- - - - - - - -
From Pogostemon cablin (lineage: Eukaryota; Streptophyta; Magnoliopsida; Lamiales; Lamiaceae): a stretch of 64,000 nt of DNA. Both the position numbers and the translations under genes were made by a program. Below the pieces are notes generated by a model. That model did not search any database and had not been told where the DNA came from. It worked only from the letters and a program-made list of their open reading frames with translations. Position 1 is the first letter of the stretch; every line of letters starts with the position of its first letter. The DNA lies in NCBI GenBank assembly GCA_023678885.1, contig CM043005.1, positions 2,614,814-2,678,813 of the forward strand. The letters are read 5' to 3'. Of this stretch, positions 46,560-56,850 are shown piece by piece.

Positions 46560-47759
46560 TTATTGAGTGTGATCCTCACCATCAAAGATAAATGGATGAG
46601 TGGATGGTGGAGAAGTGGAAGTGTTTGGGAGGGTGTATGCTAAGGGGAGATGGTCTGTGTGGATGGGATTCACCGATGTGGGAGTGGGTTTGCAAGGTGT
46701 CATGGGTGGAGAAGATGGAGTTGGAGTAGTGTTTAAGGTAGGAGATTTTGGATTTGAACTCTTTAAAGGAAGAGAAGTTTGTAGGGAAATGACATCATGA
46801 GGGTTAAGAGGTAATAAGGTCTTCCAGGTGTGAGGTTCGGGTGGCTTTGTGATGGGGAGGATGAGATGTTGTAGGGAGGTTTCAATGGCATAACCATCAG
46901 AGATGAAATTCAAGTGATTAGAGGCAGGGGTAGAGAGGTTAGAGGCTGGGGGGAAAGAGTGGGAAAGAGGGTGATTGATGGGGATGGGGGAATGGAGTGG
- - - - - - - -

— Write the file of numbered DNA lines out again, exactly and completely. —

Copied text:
From Pogostemon cablin (lineage: Eukaryota; Streptophyta; Magnoliopsida; Lamiales; Lamiaceae): a stretch of 64,000 nt of DNA. Both the position numbers and the translations under genes were made by a program. Below the pieces are notes generated by a model. That model did not search any database and had not been told where the DNA came from. It worked only from the letters and a program-made list of their open reading frames with translations. Position 1 is the first letter of the stretch; every line of letters starts with the position of its first letter. The DNA lies in NCBI GenBank assembly GCA_023678885.1, contig CM043005.1, positions 2,614,814-2,678,813 of the forward strand. The letters are read 5' to 3'. Of this stretch, positions 46,560-56,850 are shown piece by piece.

Positions 46560-47759
46560 TTATTGAGTGTGATCCTCACCATCAAAGATAAATGGATGAG
46601 TGGATGGTGGAGAAGTGGAAGTGTTTGGGAGGGTGTATGCTAAGGGGAGATGGTCTGTGTGGATGGGATTCACCGATGTGGGAGTGGGTTTGCAAGGTGT
46701 CATGGGTGGAGAAGATGGAGTTGGAGTAGTGTTTAAGGTAGGAGATTTTGGATTTGAACTCTTTAAAGGAAGAGAAGTTTGTAGGGAAATGACATCATGA
46801 GGGTTAAGAGGTAATAAGGTCTTCCAGGTGTGAGGTTCGGGTGGCTTTGTGATGGGGAGGATGAGATGTTGTAGGGAGGTTTCAATGGCATAACCATCAG
46901 AGATGAAATTCAAGTGATTAGAGGCAGGGGTAGAGAGGTTAGAGGCTGGGGGGAAAGAGTGGGAAAGAGGGTGATTGATGGGGATGGGGGAATGGAGTGG